A clinical trial is a test in humans of an experimental medication or therapy. Clinical trials are experiments, not treatments, and participation requires careful consideration.
Although it's possible to benefit from participating in a clinical trial, it's also possible that no benefit — or even harm — may occur. Keep your MDA clinic doctor informed about any clinical trial participation. (Note that MDA has no ability to influence who is chosen to participate in a clinical trial.)
Recent MDA-supported research in distal muscular dystrophy (DD) has concentrated on understanding how the gene defects that cause this diverse group of diseases affect the proteins made from these genes, and in turn how these protein abnormalities affect muscle tissue.
When the protein and tissue abnormalities are understood, it is hoped, potential avenues of treatment will reveal themselves.
Problems and solutions in distal muscular dystrophy (DD)
Forearm and hand weakness
Your MDA clinic can refer you to an occupational therapist who can help you get the most out of your hand and forearm muscles in performing day-to-day activities. Often, the therapist can recommend devices that may improve grip strength or help support your arms for using a keyboard or eating.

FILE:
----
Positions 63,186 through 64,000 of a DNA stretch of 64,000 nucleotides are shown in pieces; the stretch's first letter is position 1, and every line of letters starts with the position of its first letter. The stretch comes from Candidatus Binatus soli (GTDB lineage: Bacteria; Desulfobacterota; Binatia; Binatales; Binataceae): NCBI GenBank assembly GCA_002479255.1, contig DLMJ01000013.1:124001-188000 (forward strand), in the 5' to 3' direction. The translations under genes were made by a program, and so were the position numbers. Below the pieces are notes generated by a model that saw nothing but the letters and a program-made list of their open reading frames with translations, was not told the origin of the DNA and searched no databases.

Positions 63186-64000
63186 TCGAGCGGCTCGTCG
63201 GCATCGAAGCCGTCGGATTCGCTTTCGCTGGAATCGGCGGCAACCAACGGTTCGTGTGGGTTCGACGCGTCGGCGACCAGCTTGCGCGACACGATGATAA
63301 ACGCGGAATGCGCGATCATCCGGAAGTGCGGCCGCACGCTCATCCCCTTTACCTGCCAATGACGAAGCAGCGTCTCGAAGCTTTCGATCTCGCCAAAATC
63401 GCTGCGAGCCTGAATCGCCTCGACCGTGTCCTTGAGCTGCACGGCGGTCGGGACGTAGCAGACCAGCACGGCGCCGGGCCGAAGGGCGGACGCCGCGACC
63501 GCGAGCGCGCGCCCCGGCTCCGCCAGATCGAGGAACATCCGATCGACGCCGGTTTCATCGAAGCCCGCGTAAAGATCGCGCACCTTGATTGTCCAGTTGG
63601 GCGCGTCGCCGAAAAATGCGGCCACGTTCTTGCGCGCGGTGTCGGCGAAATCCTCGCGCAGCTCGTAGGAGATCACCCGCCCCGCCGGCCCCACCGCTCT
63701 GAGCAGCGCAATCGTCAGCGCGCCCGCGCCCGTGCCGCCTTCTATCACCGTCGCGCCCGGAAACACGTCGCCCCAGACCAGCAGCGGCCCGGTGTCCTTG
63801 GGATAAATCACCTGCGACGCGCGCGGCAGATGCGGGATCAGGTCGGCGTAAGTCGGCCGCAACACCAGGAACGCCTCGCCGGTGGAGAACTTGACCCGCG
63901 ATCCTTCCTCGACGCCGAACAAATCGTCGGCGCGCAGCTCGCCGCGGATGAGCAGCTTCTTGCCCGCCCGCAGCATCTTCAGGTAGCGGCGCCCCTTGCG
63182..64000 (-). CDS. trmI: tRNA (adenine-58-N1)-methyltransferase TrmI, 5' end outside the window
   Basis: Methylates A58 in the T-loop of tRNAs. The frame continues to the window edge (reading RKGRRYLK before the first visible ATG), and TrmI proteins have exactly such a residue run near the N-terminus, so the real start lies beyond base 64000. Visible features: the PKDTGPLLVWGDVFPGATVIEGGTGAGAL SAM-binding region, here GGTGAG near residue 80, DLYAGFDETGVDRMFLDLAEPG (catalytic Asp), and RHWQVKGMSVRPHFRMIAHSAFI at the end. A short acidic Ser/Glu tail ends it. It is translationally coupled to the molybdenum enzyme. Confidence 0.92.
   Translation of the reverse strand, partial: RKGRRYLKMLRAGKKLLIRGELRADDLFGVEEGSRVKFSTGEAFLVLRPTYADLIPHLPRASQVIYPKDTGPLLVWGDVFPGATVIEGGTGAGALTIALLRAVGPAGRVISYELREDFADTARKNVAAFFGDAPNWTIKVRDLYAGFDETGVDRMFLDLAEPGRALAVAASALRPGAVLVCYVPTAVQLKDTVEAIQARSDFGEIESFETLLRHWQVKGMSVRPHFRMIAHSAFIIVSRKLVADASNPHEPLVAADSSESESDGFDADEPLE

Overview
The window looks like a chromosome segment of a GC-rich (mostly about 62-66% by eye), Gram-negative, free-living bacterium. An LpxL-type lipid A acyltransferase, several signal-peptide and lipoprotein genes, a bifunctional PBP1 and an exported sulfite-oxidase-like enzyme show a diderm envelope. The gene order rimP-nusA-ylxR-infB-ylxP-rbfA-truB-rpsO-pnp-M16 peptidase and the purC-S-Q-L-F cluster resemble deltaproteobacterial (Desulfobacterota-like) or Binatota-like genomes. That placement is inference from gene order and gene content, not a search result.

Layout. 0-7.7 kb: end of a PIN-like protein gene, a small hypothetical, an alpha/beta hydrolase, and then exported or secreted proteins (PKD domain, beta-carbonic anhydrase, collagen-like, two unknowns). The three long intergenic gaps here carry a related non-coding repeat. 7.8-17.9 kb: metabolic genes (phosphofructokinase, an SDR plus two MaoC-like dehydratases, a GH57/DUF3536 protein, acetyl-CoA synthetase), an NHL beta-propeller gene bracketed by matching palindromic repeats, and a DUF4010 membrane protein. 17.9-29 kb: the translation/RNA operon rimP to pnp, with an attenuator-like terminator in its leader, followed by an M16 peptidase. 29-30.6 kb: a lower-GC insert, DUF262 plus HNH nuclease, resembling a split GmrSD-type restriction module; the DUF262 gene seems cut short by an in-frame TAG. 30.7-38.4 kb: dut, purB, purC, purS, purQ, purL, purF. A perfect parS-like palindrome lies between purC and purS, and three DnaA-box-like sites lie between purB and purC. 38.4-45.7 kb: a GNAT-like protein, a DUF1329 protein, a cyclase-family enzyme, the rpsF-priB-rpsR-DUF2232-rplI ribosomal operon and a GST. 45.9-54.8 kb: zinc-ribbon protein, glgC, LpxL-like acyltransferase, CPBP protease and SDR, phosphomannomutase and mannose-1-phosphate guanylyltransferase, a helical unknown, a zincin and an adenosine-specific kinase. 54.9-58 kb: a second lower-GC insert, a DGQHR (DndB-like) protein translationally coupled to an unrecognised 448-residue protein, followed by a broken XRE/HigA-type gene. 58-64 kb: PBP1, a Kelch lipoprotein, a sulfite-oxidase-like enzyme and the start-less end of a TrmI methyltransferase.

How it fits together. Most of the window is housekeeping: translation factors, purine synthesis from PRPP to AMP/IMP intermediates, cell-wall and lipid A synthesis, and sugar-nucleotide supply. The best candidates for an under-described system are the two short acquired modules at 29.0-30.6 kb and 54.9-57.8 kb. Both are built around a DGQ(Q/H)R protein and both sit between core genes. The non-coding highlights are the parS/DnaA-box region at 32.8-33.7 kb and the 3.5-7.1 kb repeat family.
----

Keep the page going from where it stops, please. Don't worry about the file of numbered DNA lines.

All the forms of muscular dystrophy are inherited — that is, they’re caused by mutations (changes) in a person’s genes. Our genes are made of DNA and reside in our chromosomes. Each gene contains the “recipe” for a different protein and its variations, and these proteins are necessary for our bodies to function correctly.
What tests are used to diagnose distal muscular dystrophy (DD)?
In diagnosing any form of muscular dystrophy, a doctor usually begins by taking a patient and family history and performing a physical examination. Much can be learned from these, including the pattern of weakness. The history and physical go a long way toward making the diagnosis, even before any complicated diagnostic tests are done.
What happens to someone with distal muscular dystrophy (DD)?
Typically, the first symptom of distal muscular dystrophy (DD) is weakness in the distal muscles — those farthest away from the hips and shoulders such as those in the hands, feet, lower arms or lower legs. With time, other muscle groups may become affected as well.
The distal dystrophies, or DDs, are caused by many different genetic defects, not all of which are yet known. Also, some of the DDs have been given different names based on various symptoms but may actually be caused by defects in the same gene.
Your own form of DD may or may not fit into one of these categories. Many of these diseases can vary from one person to the next, and in some cases, researchers are still in the process of sorting out what symptoms are linked to particular genetic defects.